Magnolias. Progress and Patience

My Baby Magnolia

My Baby Magnolia

Eight years ago a dear friend who lives on the nearby Isle of Palms, dug a volunteer Magnolia seedling from her yard and transported to my garden.  It was basically a stick with two leaves, but I figured what did I have to lose?  If it did not survive, I would not feel the guilt that would come from buying a pricy Magnolia seedling from a nursery.  If it did survive I would have a visible reminder of our friendship, making it much more than a specimen in my landscape.  I carefully selected a spot in my then barren landscape and watered it religiously. the first two years I could actually step over it when I mowed.  Now eight years later it is reaching for the sky and has more leaves than I care to take the time to count.  I looked forward to this Spring, surely my patience for the sweet creamy saucers that are Magnolia blossoms would be rewarded.  Alas I must report I have been disappointed as new leaf after new leaf have unfurled yet no buds or blossoms in sight. There have been a few deer bites on lower branches but I am fairly certain it was only tender leaves that became a treat for my doe-eyed friends.  I consulted my gardening bible: Southern Living’s : The Southern Living Garden Book (excellent resource for any who garden anywhere in the American South).  I was a bit disheartened to learn that it could take as long as fifteen years until the blooms begin.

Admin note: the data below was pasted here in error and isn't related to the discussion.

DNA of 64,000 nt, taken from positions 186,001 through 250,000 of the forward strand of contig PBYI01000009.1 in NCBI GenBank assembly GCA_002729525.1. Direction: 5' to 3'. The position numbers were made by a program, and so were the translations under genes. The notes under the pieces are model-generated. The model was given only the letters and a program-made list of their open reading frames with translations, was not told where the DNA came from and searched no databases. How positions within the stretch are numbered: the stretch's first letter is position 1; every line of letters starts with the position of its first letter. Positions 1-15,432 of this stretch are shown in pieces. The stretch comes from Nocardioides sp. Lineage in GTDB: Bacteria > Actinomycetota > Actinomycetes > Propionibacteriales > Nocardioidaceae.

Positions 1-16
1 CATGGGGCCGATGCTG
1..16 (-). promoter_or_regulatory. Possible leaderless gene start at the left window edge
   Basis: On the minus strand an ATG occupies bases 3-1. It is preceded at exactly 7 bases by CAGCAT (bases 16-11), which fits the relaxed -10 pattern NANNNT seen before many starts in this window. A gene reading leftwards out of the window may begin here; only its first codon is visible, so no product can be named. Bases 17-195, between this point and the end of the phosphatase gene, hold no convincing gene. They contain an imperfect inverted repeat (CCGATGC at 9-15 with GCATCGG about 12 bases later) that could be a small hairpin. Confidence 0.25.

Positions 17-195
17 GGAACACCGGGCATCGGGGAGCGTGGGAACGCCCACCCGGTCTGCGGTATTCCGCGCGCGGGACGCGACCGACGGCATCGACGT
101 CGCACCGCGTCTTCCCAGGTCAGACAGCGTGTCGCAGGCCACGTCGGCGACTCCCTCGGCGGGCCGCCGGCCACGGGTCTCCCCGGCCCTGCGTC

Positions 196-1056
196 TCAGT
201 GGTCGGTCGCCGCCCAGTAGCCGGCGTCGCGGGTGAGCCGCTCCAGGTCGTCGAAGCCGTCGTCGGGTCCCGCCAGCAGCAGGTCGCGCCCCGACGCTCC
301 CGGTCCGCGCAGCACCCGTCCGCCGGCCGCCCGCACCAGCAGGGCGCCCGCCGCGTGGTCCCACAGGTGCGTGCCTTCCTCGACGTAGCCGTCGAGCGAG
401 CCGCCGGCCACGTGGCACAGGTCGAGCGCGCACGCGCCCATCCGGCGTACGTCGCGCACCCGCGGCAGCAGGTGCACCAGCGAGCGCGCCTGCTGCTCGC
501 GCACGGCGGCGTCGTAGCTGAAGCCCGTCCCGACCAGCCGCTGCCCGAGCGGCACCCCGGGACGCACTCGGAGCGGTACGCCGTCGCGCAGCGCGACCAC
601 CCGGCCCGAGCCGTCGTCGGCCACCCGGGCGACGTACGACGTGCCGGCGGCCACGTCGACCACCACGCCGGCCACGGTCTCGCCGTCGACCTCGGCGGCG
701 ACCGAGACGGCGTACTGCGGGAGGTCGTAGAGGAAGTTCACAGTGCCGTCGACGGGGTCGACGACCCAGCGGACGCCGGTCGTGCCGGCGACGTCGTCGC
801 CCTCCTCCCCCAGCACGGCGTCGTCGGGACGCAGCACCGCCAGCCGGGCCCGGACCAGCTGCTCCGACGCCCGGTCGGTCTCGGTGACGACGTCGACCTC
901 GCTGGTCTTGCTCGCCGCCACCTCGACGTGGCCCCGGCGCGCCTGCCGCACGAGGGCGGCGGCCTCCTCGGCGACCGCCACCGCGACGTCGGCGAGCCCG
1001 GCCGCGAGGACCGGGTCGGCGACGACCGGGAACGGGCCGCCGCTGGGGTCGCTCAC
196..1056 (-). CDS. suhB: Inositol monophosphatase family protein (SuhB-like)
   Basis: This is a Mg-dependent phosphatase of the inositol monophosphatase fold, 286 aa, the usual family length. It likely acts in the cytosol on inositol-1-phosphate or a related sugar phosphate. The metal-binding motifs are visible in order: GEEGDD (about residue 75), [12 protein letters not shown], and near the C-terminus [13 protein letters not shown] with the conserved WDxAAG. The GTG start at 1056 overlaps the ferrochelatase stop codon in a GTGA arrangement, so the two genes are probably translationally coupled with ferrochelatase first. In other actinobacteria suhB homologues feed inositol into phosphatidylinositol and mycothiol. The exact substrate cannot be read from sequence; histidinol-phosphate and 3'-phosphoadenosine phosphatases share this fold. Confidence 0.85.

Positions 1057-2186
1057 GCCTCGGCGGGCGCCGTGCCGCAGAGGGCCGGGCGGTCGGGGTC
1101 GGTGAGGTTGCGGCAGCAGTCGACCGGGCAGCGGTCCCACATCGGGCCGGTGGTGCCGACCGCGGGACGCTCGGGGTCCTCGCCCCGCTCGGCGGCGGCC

Well  . . . could be seven more years to wait.  I realized this tree is a great metaphor for my writing career.  Although I have been a lifelong writer, it has only been a short time that I have been pursuing writing professionally. I am unknown in the publishing world, in a sense you can easily step over my writing.  It will be a few more years before my leaves, my pages, are more than anyone would care to count (except possibly an editor). The reality is it may be quite a few years before I am in full bloom.  But just like my stick of a tree, with the right nurturing, I will eventually get there.  Conventional wisdom tells us the best and most meaningful things in life are worth the wait.  Every time I step out my back door or glance out a back window my stoic Magnolia will be a gentle reminder that beautiful things will come my way in their own time. Patience will be my virtuous companion as time progresses on, but I will admit, an earlier bloom for the tree and me would be more than welcome!

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